Meanwhile, the political programmes behind populist campaigns have included very concrete future actions. While slogans like “Make America Great Again” and “Take back control” are suitably vague, these programmes did promise tangible changes, like building a wall, cancelling trade deals, and “getting Brexit done.” Both of these campaigns ran as bucking the economic orthodoxies of the establishment, which, whatever you make of their objectives, they certainly did. And it certainly seems like this “primary colour politics” might have created new space to challenge old orthodoxies. President Biden is at the helm of a fiscal package far more ambitious than anything pursued by his recent predecessors, and has made unprecedented public interventions on issues like the Amazon workers union drive which look like they could be aimed at addressing long-standing financial insecurity and inequality. Likewise, the remaking of the UK’s electoral map suggests a renewed focus on marginalised communities outside of London and renewed interest from all sides of the political spectrum on using government to shape the country. But we only have to look to the riots at the US Capitol on 6th January 6 to see that this expansion of political possibility also has a dark side.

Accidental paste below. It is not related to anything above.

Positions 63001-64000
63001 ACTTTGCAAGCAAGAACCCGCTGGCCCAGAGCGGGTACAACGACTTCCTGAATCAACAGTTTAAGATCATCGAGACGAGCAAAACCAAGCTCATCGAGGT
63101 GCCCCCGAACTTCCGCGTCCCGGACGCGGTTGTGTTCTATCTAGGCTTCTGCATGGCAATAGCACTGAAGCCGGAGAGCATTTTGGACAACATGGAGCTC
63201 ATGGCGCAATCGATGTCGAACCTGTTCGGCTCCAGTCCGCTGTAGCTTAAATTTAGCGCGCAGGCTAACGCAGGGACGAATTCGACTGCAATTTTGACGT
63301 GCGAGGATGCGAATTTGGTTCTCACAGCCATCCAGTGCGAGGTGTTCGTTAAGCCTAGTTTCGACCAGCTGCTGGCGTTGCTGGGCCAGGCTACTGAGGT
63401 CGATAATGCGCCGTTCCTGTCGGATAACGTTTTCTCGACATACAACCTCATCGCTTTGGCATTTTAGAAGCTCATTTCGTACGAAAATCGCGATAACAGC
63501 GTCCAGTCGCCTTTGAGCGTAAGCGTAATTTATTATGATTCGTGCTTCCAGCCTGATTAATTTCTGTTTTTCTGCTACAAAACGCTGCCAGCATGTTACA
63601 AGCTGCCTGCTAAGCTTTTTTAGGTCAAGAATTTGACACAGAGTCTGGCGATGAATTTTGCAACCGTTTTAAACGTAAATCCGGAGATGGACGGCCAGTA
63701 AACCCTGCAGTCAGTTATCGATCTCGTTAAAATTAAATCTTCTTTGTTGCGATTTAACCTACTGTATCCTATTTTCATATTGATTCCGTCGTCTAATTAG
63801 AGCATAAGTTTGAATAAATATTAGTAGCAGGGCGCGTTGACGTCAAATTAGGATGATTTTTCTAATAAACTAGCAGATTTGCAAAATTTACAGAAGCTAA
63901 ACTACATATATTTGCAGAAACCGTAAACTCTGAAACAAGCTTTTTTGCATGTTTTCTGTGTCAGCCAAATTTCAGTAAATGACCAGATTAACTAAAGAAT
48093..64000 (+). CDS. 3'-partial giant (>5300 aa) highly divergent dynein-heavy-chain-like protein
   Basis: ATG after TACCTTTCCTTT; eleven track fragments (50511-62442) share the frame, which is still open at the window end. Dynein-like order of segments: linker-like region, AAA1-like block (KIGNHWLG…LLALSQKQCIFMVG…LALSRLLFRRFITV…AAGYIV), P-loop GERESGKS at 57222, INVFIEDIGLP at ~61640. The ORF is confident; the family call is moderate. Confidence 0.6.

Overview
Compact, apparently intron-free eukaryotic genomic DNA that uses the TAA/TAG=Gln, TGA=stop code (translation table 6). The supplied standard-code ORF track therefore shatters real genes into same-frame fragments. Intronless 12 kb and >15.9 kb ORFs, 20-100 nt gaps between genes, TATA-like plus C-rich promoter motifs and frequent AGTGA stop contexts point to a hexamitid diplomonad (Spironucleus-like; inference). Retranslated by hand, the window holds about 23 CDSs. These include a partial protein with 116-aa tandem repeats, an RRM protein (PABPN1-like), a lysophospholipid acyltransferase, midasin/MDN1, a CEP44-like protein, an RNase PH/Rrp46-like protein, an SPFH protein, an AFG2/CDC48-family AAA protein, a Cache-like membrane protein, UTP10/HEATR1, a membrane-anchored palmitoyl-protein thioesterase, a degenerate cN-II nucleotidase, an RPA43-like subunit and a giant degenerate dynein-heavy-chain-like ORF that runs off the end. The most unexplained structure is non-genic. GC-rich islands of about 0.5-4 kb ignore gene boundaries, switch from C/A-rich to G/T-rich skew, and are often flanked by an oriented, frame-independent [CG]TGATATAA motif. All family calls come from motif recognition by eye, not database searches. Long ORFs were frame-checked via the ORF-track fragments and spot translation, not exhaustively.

Whether it is possible to govern well in the face of populism is a question to which we can give no useful answer. You may as well ask if it is possible to navigate well in a sinking ship, or live healthily with a 39-degree fever. This is because populism itself is, primarily, a reaction to bad governance, not a challenge to good governance. The interesting question is: is it possible to improve government so that the populist reaction subsides? And to this, I want to suggest a cautious yes.